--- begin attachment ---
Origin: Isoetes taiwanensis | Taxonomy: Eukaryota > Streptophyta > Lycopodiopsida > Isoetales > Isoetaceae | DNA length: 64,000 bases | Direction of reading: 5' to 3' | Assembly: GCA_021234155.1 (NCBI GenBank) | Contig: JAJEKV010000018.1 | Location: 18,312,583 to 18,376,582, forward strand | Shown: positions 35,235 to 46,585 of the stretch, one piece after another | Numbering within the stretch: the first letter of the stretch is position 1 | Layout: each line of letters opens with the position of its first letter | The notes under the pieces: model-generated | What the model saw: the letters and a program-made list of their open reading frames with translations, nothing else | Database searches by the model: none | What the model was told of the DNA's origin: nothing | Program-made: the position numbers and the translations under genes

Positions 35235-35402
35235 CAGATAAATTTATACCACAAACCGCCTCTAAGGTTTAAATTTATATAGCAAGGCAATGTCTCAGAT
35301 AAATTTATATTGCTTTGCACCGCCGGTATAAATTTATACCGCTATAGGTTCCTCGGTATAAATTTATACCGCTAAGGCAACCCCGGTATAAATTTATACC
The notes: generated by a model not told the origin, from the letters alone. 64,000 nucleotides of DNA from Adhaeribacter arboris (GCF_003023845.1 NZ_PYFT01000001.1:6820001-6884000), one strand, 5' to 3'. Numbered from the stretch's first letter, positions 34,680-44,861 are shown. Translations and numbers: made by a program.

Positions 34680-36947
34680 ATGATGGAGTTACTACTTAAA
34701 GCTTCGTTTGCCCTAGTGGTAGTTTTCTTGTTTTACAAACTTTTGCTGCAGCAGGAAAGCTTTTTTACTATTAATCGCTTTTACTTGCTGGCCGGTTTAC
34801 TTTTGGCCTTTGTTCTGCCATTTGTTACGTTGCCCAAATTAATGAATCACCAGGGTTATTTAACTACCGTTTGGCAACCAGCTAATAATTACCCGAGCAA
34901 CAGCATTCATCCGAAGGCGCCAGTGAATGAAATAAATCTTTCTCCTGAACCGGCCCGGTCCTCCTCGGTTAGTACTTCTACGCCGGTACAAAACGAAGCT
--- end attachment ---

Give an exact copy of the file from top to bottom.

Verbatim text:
Origin: Isoetes taiwanensis | Taxonomy: Eukaryota > Streptophyta > Lycopodiopsida > Isoetales > Isoetaceae | DNA length: 64,000 bases | Direction of reading: 5' to 3' | Assembly: GCA_021234155.1 (NCBI GenBank) | Contig: JAJEKV010000018.1 | Location: 18,312,583 to 18,376,582, forward strand | Shown: positions 35,235 to 46,585 of the stretch, one piece after another | Numbering within the stretch: the first letter of the stretch is position 1 | Layout: each line of letters opens with the position of its first letter | The notes under the pieces: model-generated | What the model saw: the letters and a program-made list of their open reading frames with translations, nothing else | Database searches by the model: none | What the model was told of the DNA's origin: nothing | Program-made: the position numbers and the translations under genes

Positions 35235-35402
35235 CAGATAAATTTATACCACAAACCGCCTCTAAGGTTTAAATTTATATAGCAAGGCAATGTCTCAGAT
35301 AAATTTATATTGCTTTGCACCGCCGGTATAAATTTATACCGCTATAGGTTCCTCGGTATAAATTTATACCGCTAAGGCAACCCCGGTATAAATTTATACC
The notes: generated by a model not told the origin, from the letters alone. 64,000 nucleotides of DNA from Adhaeribacter arboris (GCF_003023845.1 NZ_PYFT01000001.1:6820001-6884000), one strand, 5' to 3'. Numbered from the stretch's first letter, positions 34,680-44,861 are shown. Translations and numbers: made by a program.

Positions 34680-36947
34680 ATGATGGAGTTACTACTTAAA
34701 GCTTCGTTTGCCCTAGTGGTAGTTTTCTTGTTTTACAAACTTTTGCTGCAGCAGGAAAGCTTTTTTACTATTAATCGCTTTTACTTGCTGGCCGGTTTAC
34801 TTTTGGCCTTTGTTCTGCCATTTGTTACGTTGCCCAAATTAATGAATCACCAGGGTTATTTAACTACCGTTTGGCAACCAGCTAATAATTACCCGAGCAA
34901 CAGCATTCATCCGAAGGCGCCAGTGAATGAAATAAATCTTTCTCCTGAACCGGCCCGGTCCTCCTCGGTTAGTACTTCTACGCCGGTACAAAACGAAGCT